While the film is long (240 minutes), director Walter Hill, an old hand at Westerns (his "The Long Riders" is one of my favorites), keeps the story constantly engrossing, and Duvall and Church have a warmth and authenticity as the characters that will stay with you, long after the movie ends.
Shot in the Canadian Rockies, "Broken Trail" combines grandeur and intimacy seamlessly, has moments of great humor to lighten the drama, explosive action, and a bittersweet sense of nostalgia...
It is, simply, superb!
A Western you can take a date too...
M. A. Ramos | Florida USA | 06/30/2006
(5 out of 5 stars)
"I watched this film on AMC. This is AMC cable network's first original production starring Robert Duvall and Thomas Haden Church. It is a fictional story that everyone will want to watch. The background for this movie is based on historical fact of the time. I knew I was going to watch this western as soon as I read that Robert Duvall was involved in the project.
This movie takes place during the late 1800s. It starts with two horse wranglers played by Duvall and Church. Duvall's character, Print Ritter, is Church's uncle. They decide too wrangle horses and sell them to the British Empire who needed them for the Boer War. In the movie we follow this magnificent heard of horses as they are driven east across beautiful country. During the drive they run into five Chinese women who were being kidnapped from the West Coast and brought to the interior west to serve as prostitutes. The story of our horse drive and the story of five Chinese women become intertwined.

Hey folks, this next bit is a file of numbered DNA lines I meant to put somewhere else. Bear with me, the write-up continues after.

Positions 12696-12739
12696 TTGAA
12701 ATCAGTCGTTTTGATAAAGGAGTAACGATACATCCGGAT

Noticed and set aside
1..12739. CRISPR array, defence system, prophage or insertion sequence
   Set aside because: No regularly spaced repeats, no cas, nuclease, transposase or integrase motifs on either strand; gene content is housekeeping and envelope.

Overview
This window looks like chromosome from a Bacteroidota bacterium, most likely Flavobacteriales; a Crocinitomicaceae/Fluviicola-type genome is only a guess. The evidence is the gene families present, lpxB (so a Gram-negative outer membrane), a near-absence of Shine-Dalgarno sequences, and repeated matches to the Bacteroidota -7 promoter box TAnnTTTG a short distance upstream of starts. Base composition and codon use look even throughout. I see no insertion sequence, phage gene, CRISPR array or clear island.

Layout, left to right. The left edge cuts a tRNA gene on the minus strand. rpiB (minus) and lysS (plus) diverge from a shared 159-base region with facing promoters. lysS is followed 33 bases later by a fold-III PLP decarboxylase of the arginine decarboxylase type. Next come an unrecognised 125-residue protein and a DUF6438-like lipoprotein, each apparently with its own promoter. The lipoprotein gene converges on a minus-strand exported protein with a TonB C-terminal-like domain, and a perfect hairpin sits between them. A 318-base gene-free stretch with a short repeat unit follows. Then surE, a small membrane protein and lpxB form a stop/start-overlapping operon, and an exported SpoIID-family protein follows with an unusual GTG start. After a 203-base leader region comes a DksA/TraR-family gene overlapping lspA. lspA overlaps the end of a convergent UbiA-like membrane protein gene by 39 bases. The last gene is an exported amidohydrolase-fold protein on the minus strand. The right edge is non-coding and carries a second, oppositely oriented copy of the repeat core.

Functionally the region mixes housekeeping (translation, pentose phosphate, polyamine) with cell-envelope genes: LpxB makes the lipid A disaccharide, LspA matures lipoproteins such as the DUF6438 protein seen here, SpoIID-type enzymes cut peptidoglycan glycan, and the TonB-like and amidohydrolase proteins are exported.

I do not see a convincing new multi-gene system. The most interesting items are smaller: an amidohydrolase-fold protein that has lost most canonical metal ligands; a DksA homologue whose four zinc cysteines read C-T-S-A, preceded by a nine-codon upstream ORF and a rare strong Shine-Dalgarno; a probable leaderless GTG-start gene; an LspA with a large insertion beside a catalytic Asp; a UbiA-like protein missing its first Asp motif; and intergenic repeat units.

What makes this western special is we see the personal growth of Print Ritter from lonesome cowboy to father figure. And what makes this western unique is we see the story from the view of the female characters. Though the movie did not end exactly as I expected, it was close, yet seemed more real.
This is a must see movie. The story line, acting, scenery, background are all top notch. It was hard for me to believe that this was not very large big screen production."
A Romantic Yet Gritty Western - Top Notch!
James Koenig | Minnesota | 12/31/2006
(5 out of 5 stars)
"Wow! This is why filmmakers make movies. This movie will capture your imagination and heart. It is a big epic of a western, beautifuly filmed, with an intriging story line that will keep you guessing right up until the very end.
I am a devoted western movie fan, and this movie ranks up there with the very best of the genre.
Robert Duvall, best known as "Agustus" in Lonesome Dove, dons western garb once again and stars in a lengthy, yet thoroughly enjoyable tale of a horse drive across the plains to Sheridan, Wyoming. Duvall employs his nephew in the endevor, and they unexpectedly meet up with a variety of both endearing and unsavory characters along the way.